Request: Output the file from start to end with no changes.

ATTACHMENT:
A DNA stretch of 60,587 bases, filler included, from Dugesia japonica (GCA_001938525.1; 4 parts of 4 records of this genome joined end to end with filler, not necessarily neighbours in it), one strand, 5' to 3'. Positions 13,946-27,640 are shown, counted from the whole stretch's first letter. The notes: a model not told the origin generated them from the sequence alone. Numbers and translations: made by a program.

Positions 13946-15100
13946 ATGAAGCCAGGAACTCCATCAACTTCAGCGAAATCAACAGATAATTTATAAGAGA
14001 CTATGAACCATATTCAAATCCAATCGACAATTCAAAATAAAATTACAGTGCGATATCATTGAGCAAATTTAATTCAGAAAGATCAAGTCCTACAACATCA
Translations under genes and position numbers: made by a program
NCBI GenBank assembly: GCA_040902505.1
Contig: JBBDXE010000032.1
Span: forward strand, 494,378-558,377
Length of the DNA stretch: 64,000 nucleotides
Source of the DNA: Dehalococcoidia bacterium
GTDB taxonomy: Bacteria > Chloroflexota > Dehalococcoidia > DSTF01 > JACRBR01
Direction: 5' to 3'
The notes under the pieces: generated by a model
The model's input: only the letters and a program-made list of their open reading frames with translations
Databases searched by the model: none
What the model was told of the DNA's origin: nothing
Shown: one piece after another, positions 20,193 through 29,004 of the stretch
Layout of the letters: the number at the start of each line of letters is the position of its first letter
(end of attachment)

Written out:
A DNA stretch of 60,587 bases, filler included, from Dugesia japonica (GCA_001938525.1; 4 parts of 4 records of this genome joined end to end with filler, not necessarily neighbours in it), one strand, 5' to 3'. Positions 13,946-27,640 are shown, counted from the whole stretch's first letter. The notes: a model not told the origin generated them from the sequence alone. Numbers and translations: made by a program.

Positions 13946-15100
13946 ATGAAGCCAGGAACTCCATCAACTTCAGCGAAATCAACAGATAATTTATAAGAGA
14001 CTATGAACCATATTCAAATCCAATCGACAATTCAAAATAAAATTACAGTGCGATATCATTGAGCAAATTTAATTCAGAAAGATCAAGTCCTACAACATCA
Translations under genes and position numbers: made by a program
NCBI GenBank assembly: GCA_040902505.1
Contig: JBBDXE010000032.1
Span: forward strand, 494,378-558,377
Length of the DNA stretch: 64,000 nucleotides
Source of the DNA: Dehalococcoidia bacterium
GTDB taxonomy: Bacteria > Chloroflexota > Dehalococcoidia > DSTF01 > JACRBR01
Direction: 5' to 3'
The notes under the pieces: generated by a model
The model's input: only the letters and a program-made list of their open reading frames with translations
Databases searched by the model: none
What the model was told of the DNA's origin: nothing
Shown: one piece after another, positions 20,193 through 29,004 of the stretch
Layout of the letters: the number at the start of each line of letters is the position of its first letter